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Sunset Beach closed for the summer: Local vendors and workers hit by bad news

The question of whether Sunset Beach would open for this summer season was still up in the air a few weeks ago, but signs were not encouraging.

Long before Memorial Day rings in the summer, local workers know there’s plenty to be done in preparation for opening. At Sunset Beach, the hotel and restaurant go from being shuttered to colorfully adorned with plants and awnings in a matter of weeks.

“There’s a whirlwind that takes place every spring,” said Catherine Brigham, an Island artist who does the brightly colored chalkboards outside the restaurant.

“When I emailed my contact at Sunset in April about doing the chalkboard, I was told, ‘We’re still waiting’” for a decision on opening under COVID guidelines. Ms. Brigham offered to just do a temporary message on the board (“I hate seeing it empty”) and the response was even less encouraging: “We’re holding out hope,” she was told.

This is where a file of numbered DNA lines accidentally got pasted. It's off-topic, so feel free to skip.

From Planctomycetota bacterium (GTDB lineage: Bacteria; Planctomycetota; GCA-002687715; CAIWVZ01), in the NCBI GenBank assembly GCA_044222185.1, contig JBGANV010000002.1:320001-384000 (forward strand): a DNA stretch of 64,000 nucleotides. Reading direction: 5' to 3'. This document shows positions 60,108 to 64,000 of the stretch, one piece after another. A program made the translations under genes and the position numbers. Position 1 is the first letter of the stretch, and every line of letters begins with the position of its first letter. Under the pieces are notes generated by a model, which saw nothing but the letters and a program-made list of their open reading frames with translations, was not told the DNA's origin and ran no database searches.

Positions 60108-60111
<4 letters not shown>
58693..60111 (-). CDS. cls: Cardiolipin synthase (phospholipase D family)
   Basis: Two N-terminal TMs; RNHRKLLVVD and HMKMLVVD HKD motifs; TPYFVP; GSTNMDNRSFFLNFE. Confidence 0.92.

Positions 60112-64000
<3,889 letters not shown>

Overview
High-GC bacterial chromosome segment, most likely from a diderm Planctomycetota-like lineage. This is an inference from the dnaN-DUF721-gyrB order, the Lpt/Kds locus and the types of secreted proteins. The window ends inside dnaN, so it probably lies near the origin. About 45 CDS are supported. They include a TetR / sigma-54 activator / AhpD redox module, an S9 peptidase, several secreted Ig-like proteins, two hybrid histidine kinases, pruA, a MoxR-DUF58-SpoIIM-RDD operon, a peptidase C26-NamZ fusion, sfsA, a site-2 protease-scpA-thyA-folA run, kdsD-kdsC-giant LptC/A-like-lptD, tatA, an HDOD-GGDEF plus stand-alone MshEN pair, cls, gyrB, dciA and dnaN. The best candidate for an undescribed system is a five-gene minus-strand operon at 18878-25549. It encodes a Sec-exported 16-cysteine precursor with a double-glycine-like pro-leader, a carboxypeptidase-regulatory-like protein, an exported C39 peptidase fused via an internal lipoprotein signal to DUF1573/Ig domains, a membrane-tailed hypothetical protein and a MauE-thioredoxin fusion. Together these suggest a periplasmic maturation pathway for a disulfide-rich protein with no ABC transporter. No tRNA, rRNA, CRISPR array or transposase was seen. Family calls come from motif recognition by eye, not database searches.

Around that time, local landscaper Vanessa Parsons said “the writing was on the wall” that her Homestead Garden and Design crew and sub-contractors would not be needed to get the property ready for opening.

“Luckily, it was a cold April,” she said, “ so the plants weren’t ready at the nurseries” and she was able to hold off on committing to orders. “There was some talk that Sunset could have a limited opening, but not long ago, we got word that it wouldn’t happen at all.”

And this week, published reports quoted owner Andre Balazs confirming that there would be no 2020 season at Sunset Beach, since it would be impossible to ensure social distancing among customers; also staff typically are housed together and work in close quarters.

“I absolutely understand that safety first is so important,” Ms. Brigham said. “It’s just that the opening of Sunset is my association with summer. In the back of my mind, I guess I was hoping that some part of it would happen.”

As the ripple effects impact the lives of Islanders who are essential to the tourist economy, people temper their difficulties with hope for the future. “We’ll come out stronger,” Ms. Brigham said, “and hopefully wiser for all of it.”